October 4, 2016: Current Biology: CB
Steven K Schwartz, William E Wagner, Eileen A Hebets
In a number of species, males are cannibalized by females after mating (reviewed in [1, 2]), and some males actually appear to facilitate their own cannibalism (reviewed in [3]). Such self-sacrifice can evolve if being eaten sufficiently enhances either fertilization success (mating effort) or offspring number or fitness (paternal effort). While there is some support for the mating-effort hypothesis, few studies have found support for paternal effort. We used two experiments to test the paternal-effort hypothesis in the dark fishing spider, Dolomedes tenebrosus...
October 4, 2016: Current Biology: CB
Maria J S Guerreiro, Lisa Putzar, Brigitte Röder
Recent neuroimaging studies have demonstrated that a brief period of congenital blindness induces long-lasting reorganization within the visual cortex of sight-recovery humans [1, 2]. However, the behavioral consequences of this cross-modal reorganization are not yet known. Here we investigated this question by examining the transfer of motion aftereffects across the visual and auditory modalities within six individuals who had been born blind due to dense bilateral cataracts and regained sight when they were treated at 5-24 months of age...
October 1, 2016: Current Biology: CB
Timothy O'Leary, Eve Marder
Many species of cold-blooded animals experience substantial and rapid fluctuations in body temperature. Because biological processes are differentially temperature dependent, it is difficult to understand how physiological processes in such animals can be temperature robust [1-8]. Experiments have shown that core neural circuits, such as the pyloric circuit of the crab stomatogastric ganglion (STG), exhibit robust neural activity in spite of large (20°C) temperature fluctuations [3, 5, 7, 8]. This robustness is surprising because (1) each neuron has many different kinds of ion channels with different temperature dependencies (Q10s) that interact in a highly nonlinear way to produce firing patterns and (2) across animals there is substantial variability in conductance densities that nonetheless produce almost identical firing properties...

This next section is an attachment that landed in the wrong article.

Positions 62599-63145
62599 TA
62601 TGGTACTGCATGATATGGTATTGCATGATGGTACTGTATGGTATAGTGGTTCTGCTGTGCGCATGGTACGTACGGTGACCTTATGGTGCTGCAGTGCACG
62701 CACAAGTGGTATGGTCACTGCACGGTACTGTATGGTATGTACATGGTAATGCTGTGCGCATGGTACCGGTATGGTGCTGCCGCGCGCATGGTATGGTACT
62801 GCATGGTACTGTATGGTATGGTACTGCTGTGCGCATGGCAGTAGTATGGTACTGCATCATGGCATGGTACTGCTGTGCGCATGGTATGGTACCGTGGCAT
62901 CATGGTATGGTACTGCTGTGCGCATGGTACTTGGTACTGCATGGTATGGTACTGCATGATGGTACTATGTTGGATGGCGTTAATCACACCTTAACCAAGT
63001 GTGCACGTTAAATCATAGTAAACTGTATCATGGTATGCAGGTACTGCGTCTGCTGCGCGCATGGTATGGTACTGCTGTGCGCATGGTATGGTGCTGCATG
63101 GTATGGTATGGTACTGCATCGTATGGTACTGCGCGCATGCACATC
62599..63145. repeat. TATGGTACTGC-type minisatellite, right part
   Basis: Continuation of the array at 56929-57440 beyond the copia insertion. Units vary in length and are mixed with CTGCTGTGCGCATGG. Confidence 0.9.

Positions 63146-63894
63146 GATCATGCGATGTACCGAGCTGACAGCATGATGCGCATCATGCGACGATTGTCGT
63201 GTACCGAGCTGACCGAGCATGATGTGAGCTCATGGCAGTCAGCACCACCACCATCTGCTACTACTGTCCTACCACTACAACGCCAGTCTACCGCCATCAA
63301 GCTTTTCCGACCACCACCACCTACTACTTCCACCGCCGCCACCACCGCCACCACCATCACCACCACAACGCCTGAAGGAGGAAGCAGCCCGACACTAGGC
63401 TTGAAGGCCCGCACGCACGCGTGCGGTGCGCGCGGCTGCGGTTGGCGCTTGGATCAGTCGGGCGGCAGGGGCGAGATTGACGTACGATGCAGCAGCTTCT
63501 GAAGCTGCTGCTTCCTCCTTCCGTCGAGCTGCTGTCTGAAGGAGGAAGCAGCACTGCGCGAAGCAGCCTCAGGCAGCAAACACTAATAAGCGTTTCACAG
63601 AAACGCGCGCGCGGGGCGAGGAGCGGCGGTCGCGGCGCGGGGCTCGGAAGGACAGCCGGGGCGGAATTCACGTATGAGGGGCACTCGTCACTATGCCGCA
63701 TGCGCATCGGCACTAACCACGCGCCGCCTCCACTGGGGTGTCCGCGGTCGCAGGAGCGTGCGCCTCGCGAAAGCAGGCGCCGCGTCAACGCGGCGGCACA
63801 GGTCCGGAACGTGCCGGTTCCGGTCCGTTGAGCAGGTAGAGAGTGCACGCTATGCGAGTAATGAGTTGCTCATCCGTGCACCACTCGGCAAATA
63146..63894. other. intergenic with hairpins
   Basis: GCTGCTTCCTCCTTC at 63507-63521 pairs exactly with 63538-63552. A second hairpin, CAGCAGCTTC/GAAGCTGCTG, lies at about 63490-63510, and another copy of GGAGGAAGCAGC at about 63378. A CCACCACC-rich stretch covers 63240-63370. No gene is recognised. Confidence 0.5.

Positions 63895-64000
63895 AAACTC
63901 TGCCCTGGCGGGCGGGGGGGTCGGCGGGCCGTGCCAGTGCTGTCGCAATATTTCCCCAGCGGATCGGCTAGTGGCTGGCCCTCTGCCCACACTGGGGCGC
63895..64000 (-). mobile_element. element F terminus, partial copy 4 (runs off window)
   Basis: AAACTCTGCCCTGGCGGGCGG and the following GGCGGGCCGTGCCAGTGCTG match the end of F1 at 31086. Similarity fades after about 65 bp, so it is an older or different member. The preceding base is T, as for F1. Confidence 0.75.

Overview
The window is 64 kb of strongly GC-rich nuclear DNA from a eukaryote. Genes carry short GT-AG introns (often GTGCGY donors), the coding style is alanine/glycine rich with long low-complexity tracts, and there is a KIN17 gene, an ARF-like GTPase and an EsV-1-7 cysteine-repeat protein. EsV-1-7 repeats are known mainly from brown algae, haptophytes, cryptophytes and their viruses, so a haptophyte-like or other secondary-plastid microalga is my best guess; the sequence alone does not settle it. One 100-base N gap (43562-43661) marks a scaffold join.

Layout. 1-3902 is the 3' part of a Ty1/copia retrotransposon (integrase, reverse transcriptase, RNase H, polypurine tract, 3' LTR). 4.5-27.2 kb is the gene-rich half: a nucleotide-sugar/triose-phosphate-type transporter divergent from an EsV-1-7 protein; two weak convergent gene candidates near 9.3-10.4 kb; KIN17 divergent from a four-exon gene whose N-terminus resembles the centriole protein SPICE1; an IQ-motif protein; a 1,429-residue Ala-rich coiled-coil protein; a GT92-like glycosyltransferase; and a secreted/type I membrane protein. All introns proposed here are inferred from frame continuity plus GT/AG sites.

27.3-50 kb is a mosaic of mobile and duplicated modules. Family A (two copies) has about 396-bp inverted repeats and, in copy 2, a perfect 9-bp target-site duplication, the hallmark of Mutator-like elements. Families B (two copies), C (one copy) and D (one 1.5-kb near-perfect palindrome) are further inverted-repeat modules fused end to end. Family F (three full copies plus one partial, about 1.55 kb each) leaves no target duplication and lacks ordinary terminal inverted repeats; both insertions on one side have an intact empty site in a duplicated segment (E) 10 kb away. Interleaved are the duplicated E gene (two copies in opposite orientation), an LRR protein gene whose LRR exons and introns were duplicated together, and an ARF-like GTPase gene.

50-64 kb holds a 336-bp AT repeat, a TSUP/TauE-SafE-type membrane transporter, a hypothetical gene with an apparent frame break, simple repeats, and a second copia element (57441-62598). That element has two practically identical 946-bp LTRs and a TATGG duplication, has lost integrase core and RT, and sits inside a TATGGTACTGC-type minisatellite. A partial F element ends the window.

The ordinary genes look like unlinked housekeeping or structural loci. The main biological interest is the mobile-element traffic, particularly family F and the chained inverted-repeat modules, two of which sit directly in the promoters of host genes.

October 1, 2016: Current Biology: CB
Delyan R Mutavchiev, Marcin Leda, Kenneth E Sawin
The Rho family GTPase Cdc42 is a key regulator of eukaryotic cellular organization and cell polarity [1]. In the fission yeast Schizosaccharomyces pombe, active Cdc42 and associated effectors and regulators (the "Cdc42 polarity module") coordinate polarized growth at cell tips by controlling the actin cytoskeleton and exocytosis [2-4]. Localization of the Cdc42 polarity module to cell tips is thus critical for its function. Here we show that the fission yeast stress-activated protein kinase Sty1, a homolog of mammalian p38 MAP kinase, regulates localization of the Cdc42 polarity module...
October 1, 2016: Current Biology: CB
Emily E LeDue, Kevin Mann, Ellen Koch, Bonnie Chu, Roslyn Dakin, Michael D Gordon
Nutrient deprivation can lead to dramatic changes in feeding behavior, including acceptance of foods that are normally rejected. In flies, this behavioral shift depends in part on reciprocal sensitization and desensitization of sweet and bitter taste, respectively. However, the mechanisms for bitter taste modulation remain unclear. Here, we identify a set of octopaminergic/tyraminergic neurons, named OA-VLs, that directly modulate bitter sensory neuron output in response to starvation. OA-VLs are in close proximity to bitter sensory neuron axon terminals and show reduced tonic firing following starvation...
October 1, 2016: Current Biology: CB